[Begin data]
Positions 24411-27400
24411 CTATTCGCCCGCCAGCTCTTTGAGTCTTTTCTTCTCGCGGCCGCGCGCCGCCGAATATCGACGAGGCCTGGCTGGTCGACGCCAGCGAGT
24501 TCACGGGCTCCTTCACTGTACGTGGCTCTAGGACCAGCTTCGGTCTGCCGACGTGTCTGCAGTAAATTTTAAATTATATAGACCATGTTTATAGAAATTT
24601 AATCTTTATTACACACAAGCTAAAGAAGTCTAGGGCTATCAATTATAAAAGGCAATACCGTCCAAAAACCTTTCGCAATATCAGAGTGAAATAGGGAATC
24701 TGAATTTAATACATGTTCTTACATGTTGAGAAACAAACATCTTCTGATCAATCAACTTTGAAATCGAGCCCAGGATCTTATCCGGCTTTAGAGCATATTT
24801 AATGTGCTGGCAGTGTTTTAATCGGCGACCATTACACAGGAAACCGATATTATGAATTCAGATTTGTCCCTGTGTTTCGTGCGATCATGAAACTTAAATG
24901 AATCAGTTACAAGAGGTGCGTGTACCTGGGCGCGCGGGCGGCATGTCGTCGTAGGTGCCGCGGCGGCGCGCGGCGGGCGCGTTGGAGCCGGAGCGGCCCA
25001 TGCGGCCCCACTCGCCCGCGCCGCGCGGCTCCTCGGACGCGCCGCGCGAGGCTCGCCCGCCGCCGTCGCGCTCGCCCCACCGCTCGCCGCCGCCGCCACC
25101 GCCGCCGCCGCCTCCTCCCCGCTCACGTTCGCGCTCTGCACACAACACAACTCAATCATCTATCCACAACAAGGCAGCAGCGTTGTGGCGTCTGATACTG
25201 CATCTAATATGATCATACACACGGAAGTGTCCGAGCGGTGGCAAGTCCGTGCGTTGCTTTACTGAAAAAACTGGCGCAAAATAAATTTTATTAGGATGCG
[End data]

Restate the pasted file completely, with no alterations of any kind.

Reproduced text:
Positions 24411-27400
24411 CTATTCGCCCGCCAGCTCTTTGAGTCTTTTCTTCTCGCGGCCGCGCGCCGCCGAATATCGACGAGGCCTGGCTGGTCGACGCCAGCGAGT
24501 TCACGGGCTCCTTCACTGTACGTGGCTCTAGGACCAGCTTCGGTCTGCCGACGTGTCTGCAGTAAATTTTAAATTATATAGACCATGTTTATAGAAATTT
24601 AATCTTTATTACACACAAGCTAAAGAAGTCTAGGGCTATCAATTATAAAAGGCAATACCGTCCAAAAACCTTTCGCAATATCAGAGTGAAATAGGGAATC
24701 TGAATTTAATACATGTTCTTACATGTTGAGAAACAAACATCTTCTGATCAATCAACTTTGAAATCGAGCCCAGGATCTTATCCGGCTTTAGAGCATATTT
24801 AATGTGCTGGCAGTGTTTTAATCGGCGACCATTACACAGGAAACCGATATTATGAATTCAGATTTGTCCCTGTGTTTCGTGCGATCATGAAACTTAAATG
24901 AATCAGTTACAAGAGGTGCGTGTACCTGGGCGCGCGGGCGGCATGTCGTCGTAGGTGCCGCGGCGGCGCGCGGCGGGCGCGTTGGAGCCGGAGCGGCCCA
25001 TGCGGCCCCACTCGCCCGCGCCGCGCGGCTCCTCGGACGCGCCGCGCGAGGCTCGCCCGCCGCCGTCGCGCTCGCCCCACCGCTCGCCGCCGCCGCCACC
25101 GCCGCCGCCGCCTCCTCCCCGCTCACGTTCGCGCTCTGCACACAACACAACTCAATCATCTATCCACAACAAGGCAGCAGCGTTGTGGCGTCTGATACTG
25201 CATCTAATATGATCATACACACGGAAGTGTCCGAGCGGTGGCAAGTCCGTGCGTTGCTTTACTGAAAAAACTGGCGCAAAATAAATTTTATTAGGATGCG